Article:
White flight might be too strong a term for what happened, but most of the whites who sold their homes in much of the middle class portions of the Westside were backfilled mostly by Asians, Latinos, African Americans and other non-whites. Our neighborhood experienced this, as we were the first Asian family on the street, one of the first in the neighborhood, and many Asians (mostly Japanese) moved in after us. Sorry we brought the neighborhood down.

The US Supreme Court invalidated racial restrictive covenants in 1948 in Shelley v. Kraemer. A few years later we were able to move to the Crenshaw area by Dorsey High School, an area that my mom described as the “sticks” back then. We were joined by a lot of other Chinese and Japanese families in that move.

The entire coastal area down to the South Bay developed way ahead of the Westside. And apparently 110 years ago Chinatown moms would occasionally take their kids from old Chinatown to Santa Monica, presumably by some kind of rail.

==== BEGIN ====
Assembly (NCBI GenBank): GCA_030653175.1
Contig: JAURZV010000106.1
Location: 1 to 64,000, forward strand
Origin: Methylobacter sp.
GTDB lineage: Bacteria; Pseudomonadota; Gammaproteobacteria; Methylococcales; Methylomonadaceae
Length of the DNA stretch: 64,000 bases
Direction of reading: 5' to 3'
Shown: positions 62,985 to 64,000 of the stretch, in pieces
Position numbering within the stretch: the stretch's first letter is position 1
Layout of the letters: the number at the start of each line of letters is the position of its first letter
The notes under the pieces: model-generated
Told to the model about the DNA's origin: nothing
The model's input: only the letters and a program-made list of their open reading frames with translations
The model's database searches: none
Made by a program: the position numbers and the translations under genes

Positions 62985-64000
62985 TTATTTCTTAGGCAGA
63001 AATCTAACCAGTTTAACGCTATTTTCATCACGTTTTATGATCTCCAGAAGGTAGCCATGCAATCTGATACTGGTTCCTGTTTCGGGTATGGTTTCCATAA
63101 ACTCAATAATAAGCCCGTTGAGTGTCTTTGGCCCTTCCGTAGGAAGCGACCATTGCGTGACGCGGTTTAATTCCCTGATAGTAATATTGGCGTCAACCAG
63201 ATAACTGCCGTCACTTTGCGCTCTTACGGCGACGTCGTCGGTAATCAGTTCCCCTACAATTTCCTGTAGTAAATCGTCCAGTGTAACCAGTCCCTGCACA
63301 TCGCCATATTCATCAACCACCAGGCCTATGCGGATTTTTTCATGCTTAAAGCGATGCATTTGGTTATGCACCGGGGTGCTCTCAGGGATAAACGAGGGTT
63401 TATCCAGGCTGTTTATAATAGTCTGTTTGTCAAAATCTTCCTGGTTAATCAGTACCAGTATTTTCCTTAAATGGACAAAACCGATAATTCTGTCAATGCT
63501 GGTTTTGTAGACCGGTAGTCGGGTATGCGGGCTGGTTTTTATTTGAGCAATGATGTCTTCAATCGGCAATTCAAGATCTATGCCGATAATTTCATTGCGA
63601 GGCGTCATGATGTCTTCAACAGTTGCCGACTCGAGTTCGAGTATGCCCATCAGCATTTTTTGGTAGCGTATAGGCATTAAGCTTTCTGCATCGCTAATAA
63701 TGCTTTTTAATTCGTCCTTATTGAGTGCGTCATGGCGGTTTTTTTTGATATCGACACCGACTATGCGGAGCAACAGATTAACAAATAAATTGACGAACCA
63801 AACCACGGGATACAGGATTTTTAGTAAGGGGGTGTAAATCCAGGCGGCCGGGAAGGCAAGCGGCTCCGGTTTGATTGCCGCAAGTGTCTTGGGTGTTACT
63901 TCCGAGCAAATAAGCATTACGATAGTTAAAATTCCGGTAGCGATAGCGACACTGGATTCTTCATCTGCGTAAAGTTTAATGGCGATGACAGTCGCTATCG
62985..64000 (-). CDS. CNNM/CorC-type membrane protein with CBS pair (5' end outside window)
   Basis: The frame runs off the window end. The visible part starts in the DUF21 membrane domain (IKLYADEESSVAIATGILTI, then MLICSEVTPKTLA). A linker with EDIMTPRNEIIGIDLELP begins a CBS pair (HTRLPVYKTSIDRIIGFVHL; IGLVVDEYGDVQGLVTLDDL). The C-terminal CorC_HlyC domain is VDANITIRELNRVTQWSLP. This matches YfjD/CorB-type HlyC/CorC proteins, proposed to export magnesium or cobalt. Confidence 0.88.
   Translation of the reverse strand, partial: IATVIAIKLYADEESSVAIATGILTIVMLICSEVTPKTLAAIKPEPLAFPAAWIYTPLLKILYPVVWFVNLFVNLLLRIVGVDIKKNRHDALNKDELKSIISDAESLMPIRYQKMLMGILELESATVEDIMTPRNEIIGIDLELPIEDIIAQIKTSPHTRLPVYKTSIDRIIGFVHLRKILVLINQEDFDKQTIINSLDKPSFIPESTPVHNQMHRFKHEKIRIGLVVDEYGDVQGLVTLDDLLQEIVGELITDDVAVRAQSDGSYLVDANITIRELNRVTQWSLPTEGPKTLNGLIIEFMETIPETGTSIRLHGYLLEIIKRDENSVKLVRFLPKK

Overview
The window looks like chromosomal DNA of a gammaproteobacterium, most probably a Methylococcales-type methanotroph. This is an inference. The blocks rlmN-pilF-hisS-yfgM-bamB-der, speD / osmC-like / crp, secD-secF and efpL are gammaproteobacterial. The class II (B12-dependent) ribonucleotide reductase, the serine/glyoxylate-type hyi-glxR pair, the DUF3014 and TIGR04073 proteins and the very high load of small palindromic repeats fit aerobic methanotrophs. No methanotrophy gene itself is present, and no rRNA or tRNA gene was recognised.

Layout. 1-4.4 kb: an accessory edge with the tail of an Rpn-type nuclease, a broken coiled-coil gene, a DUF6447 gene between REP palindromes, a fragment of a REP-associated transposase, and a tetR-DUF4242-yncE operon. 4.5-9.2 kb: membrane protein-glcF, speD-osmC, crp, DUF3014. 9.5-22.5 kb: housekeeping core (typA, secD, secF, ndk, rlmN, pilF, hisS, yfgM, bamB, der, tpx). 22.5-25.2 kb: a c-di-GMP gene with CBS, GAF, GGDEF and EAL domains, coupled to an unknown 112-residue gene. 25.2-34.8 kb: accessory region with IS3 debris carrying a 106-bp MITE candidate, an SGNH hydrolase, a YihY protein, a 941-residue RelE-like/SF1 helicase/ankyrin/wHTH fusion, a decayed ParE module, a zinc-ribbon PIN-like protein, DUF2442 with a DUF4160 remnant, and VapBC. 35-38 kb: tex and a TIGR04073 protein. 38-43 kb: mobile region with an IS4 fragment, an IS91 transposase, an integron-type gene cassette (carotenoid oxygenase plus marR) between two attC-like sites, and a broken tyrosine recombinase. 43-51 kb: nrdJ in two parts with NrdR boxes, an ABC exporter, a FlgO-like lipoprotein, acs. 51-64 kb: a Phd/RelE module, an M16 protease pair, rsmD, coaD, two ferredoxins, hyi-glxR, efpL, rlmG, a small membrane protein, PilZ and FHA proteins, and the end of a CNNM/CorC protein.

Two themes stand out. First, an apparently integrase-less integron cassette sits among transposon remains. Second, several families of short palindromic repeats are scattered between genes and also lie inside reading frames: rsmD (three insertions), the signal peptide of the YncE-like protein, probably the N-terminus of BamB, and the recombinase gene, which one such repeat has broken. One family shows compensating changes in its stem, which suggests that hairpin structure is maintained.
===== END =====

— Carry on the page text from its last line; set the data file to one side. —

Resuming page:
I think this may be true and untrue. The Westside used to be far more diverse, but I think food being part of one’s cultural awareness at that earlier time was not nearly as strong as it is today. Fitting in was far more important (and largely futile) for many non-whites. And the white bread uninitiated palate was dominant (and still is strong today).

As the Westside has increasingly become more heavily weighted toward class and less on diversity, it is ironic that more legit food options representing more cultures are available. Despite huge overhead issues, places like Sichuan Impression are thriving, which speaks to not only popularity among Asian customers (who tend to be major driving forces in food fanaticism) but to the influence of the etherworld’s influence and education on society as a whole - this is a very recent phenomenon.

Prejudice > law
Fortitude > prejudice